How to Crack Down on Insider Trading

"Everybody is trading on the inside somehow or another, so this isn't particularly surprising," Rolling Stone reporter Matt Taibbi said two years ago. "A lot of sources I talked to suggested that this is endemic to the entire culture. The real issue here is it's everywhere ... And the fear is there's no end to it."

There may be some end in sight to endemic insider trading. The Securities and Exchange Commission recently began cracking down, bringing 58 charges last year alone to high-profile money managers flagrantly breaking the law by leveraging informational advantages not available to small investors.

But there's far more to be done.

Last week, I sat down with Ron Suskind, a Pulitzer Prize-winning author of five books. His latest, Confidence Men, explores President Obama's first two years in the White House, which provided Suskind with a unique view on the relationship between Washington and Wall Street. I asked him what we can do about insider trading. Here's what he had to say (transcript follows):

Morgan Housel: Now they're really starting to crack down on insider trading. Is that just the tip of an iceberg that's going to keep going?

Ron Suskind: Look, how many prosecutions and jail time are we talking? I mean, I know they're cracking down. [Convicted inside trader Dennis] Levine says to me "You need to create a cultural moment." That's interesting, because someone from the Justice Department called me up after the book and says, "We're trying to do this." And Levine says, "You gotta go on a sunny day, you gotta get 100 of the toughest federal prosecutors you can find, and you gotta send out 300 indictments, on a sunny day at about three o'clock. And you gotta send in people in uniforms, and you gotta perp-walk the heads of all the major investment houses out into the street in cuffs." You know, like the Sicilian Mob trials where they're all out there. And you gotta get a lot of cameras, too.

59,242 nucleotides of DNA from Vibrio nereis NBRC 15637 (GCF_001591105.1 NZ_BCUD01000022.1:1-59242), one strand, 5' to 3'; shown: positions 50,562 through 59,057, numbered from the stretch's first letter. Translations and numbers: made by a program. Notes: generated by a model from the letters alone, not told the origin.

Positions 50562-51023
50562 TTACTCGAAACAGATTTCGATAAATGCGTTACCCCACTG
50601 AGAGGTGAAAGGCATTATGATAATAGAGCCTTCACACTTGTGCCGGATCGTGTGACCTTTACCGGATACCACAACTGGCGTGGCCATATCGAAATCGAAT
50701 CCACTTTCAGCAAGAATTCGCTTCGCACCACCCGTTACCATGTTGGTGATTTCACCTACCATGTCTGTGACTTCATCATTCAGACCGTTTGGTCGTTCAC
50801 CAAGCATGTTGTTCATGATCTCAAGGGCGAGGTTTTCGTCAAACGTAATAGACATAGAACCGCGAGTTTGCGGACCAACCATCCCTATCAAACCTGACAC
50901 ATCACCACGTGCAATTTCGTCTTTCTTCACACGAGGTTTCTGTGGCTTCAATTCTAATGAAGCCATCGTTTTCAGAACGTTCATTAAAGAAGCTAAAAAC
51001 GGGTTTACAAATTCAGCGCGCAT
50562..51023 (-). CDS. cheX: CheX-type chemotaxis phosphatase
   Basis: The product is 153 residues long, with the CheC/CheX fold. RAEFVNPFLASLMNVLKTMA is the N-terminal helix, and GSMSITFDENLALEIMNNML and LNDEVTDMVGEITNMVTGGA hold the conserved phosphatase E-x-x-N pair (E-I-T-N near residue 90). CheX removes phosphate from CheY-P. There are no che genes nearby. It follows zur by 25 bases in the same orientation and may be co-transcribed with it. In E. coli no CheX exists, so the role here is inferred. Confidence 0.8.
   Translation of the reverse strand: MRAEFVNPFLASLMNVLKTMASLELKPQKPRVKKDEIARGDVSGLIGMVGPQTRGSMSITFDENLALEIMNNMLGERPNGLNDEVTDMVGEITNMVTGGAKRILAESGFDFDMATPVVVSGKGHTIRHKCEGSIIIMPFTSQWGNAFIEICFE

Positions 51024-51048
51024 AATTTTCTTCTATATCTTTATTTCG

You see, that's how you create a cultural moment. Because everyone left behind, and they're mostly guys, they all say the same thing at the same moment. "Geez, if that happened to me, my mother would be so ashamed of me." That's how you do it. You do it by saying "Guess what? There are consequences here. I don't care how many lawyers you've hired. I don't care how much you're paying Sullivan & Cromwell [large law firm]. You're going to go down. We're going to turn evidence, and we're going to catch the middle player, and we're going to get to the top player."

They're not yet doing that. And, ultimately, there is progress. I mean, frankly, look at the hedge funds. Look at the hedge funds after this starts to hit. Well, their performance is pretty slack. Why is that? Because they're like, "Ee, yikes. I don't know how I'm going to get the goods. They're kinda watching us."

I think that's for the good. Because, ultimately, a lot of hedge fund managers were doing something that I don't consider all that legitimate. I want to say, look, the country needs you. Go get a real job! They need you out in the Midwest. They need you to build innovation and fund it. We're in global battle for who is going to create the most robust economy. We can't do it by saying "we don't make things anymore, let other people innovate, and we essentially will be the capital allocator. And we'll treat them like the Sopranos and we'll get a nice vig."

That won't work! And ultimately the big problem is that you've got a whole river of human capital moving to some of these allocation games for capital. Which is real human talent, and should be applied to the thousands fields across America that really need our best and brightest students and thinkers. Just look at where the river again is going back to Wall Street. That's a problem. Human capital is one of our great resources, and it doesn't change that flow unless you create cultural change.

Morgan Housel: Do people on Wall Street agree with that view, or do they think they're doing good for society?

Ron Suskind: No, deep down they get this. 

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